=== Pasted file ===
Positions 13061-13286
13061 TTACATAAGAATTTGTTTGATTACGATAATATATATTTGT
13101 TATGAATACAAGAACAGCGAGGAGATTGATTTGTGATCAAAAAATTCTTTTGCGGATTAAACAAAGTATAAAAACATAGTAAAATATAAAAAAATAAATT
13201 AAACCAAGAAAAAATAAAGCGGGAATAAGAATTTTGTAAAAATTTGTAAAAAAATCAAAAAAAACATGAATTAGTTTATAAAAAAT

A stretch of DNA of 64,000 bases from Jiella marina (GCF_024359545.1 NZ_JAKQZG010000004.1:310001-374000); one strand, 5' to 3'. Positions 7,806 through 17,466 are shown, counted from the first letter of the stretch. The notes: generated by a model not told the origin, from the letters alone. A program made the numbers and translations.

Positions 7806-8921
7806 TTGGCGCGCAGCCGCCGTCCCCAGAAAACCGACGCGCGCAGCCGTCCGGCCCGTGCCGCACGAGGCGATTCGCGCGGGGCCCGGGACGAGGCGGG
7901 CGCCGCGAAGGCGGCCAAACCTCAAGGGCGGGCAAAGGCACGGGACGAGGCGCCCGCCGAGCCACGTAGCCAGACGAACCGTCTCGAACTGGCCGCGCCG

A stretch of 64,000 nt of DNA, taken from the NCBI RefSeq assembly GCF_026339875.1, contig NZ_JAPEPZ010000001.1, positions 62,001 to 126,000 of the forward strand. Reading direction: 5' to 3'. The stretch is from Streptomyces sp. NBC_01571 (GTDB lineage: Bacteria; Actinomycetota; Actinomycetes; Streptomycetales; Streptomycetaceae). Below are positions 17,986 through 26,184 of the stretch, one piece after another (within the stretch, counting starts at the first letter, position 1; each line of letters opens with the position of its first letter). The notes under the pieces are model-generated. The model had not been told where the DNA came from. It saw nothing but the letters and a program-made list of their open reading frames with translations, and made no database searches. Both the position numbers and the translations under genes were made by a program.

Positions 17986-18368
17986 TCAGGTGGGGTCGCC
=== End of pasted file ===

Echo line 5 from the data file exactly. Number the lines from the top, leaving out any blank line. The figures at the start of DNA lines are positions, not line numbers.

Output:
A stretch of DNA of 64,000 bases from Jiella marina (GCF_024359545.1 NZ_JAKQZG010000004.1:310001-374000); one strand, 5' to 3'. Positions 7,806 through 17,466 are shown, counted from the first letter of the stretch. The notes: generated by a model not told the origin, from the letters alone. A program made the numbers and translations.